Monday, November 9, 2015

Almost Home

During our summer road trip, we saw more interesting sights that I could squeeze into my real-time posts. Now that I'm back home and have fished all 548 photos off my devices, I have a few more road trip stories to share. 

To catch up on the rest of the trip, start here.

Drawing close to home is a pivotal moment in any road trip. But when you hail, as I do, from Seattle, Washington, where we find ourselves tucked all the way up into the extreme northwest corner of the continent, it's kind of a special big deal.

When we come back from the open road, there's a sense of retreat, of withdrawing from the wider world to our private little niche; a place that no one goes through; only to. During my early years in the Midwest, I returned from road trips to more centrally located, along-the-highway type hometowns, and the sense of retreat and return was considerably less emotional.

Hello, mighty Columbia River. I've been a Washingtonian for decades now, and I still can't believe I live so close to your wild, beautiful self.

^ Crossing your home state line certainly qualifies as a major milestone on any road trip, but in geographically bipolar Washington, the east side of the state feels as foreign as the moon to us west-siders. For me, it's not until I cross the mighty Columbia River that my heart truly begins to stir. With the wheat fields of the Palouse behind me, and the slow steady climb up the lee side of the Cascade Range about to begin, I sense the terrestrial tides beginning to turn.

Infinite stands of deep green firs growing thick and deep green across the mountains? Moody, overcast clouds? Dreamy patches of fog drifting across the landscape, even in the middle of a summer's day?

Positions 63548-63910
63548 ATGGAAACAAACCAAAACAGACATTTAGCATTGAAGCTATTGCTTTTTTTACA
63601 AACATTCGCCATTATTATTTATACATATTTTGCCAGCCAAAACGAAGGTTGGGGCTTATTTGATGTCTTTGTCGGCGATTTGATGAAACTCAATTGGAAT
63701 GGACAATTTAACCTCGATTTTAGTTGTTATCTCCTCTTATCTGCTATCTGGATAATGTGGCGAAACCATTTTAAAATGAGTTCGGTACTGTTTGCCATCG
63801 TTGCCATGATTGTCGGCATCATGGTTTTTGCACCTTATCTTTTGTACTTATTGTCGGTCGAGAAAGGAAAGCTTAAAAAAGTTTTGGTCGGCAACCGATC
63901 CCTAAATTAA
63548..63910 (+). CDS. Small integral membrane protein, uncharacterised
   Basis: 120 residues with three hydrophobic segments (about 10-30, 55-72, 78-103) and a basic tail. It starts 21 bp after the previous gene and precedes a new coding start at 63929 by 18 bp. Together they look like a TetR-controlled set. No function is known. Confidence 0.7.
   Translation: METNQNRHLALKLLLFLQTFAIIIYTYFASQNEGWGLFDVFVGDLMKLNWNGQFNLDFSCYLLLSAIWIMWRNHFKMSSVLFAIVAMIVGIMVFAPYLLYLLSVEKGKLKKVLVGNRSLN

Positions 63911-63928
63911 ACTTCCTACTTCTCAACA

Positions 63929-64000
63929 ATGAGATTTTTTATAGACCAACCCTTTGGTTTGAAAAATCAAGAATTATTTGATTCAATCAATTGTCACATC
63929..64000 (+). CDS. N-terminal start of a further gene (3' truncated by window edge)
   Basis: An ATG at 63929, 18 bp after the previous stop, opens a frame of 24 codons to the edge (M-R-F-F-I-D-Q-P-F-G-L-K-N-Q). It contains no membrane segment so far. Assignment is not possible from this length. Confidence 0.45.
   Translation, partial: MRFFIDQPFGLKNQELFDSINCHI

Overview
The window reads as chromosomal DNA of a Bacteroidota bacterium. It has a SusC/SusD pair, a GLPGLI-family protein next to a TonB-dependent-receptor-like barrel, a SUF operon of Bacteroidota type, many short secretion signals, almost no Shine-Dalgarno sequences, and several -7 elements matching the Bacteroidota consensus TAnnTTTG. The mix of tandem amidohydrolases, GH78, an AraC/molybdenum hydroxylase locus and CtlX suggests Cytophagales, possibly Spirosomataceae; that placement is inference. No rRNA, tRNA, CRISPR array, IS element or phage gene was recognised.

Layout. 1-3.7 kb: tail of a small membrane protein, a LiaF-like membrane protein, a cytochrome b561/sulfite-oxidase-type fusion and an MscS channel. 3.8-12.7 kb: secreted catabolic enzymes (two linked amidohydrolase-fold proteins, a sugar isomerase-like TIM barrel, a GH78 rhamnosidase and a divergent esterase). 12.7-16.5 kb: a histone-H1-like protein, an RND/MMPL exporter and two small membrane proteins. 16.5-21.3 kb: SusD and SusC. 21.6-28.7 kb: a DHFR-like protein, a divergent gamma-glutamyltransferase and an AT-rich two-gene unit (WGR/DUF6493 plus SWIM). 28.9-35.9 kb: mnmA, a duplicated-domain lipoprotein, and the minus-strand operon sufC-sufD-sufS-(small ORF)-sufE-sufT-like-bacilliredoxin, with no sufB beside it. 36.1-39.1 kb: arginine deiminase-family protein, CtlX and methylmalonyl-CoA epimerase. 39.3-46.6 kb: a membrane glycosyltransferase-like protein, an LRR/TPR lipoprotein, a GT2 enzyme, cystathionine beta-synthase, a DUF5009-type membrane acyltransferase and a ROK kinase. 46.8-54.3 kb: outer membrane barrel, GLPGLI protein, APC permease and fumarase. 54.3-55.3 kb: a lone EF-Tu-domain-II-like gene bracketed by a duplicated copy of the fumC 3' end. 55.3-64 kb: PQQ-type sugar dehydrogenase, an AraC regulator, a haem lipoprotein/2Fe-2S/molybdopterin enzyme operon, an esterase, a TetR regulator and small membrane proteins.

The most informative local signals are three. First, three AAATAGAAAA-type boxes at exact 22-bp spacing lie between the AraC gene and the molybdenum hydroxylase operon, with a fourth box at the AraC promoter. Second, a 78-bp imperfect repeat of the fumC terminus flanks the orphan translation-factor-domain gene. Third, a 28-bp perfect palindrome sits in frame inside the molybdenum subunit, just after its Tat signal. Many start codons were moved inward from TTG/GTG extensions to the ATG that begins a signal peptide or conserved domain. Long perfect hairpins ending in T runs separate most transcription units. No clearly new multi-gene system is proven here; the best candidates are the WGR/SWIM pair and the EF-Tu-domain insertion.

Check. Check. And check. I'm definitely back in the PNW.

But the high point - quite literally - of every trip home is arriving at Snoqualmie Pass. Here, at the crest of the mountains, the dry forests of eastern Washington give way in a rush to the lush, foggy Douglass firs, and the true Pacific Northwest begins.

From this summit, it's an hour max to downtown Seattle and the western terminus of Interstate 90. How satisfying it is to come literally to the end of the longest interstate in the US of A, and bumping smack dab into the little chunk of Pacific Ocean known as Puget Sound. You definitely know the road trip's over when you run out of land.

Then, with one last right turn, we head north for the final twenty minutes of our journey, rolling through the familiar city streets and suburbs of our normal, everyday life.

And then we are home, cozy in our little corner of the great big world, where we live our happy lives and wait with anticipation for the next road trip to begin.

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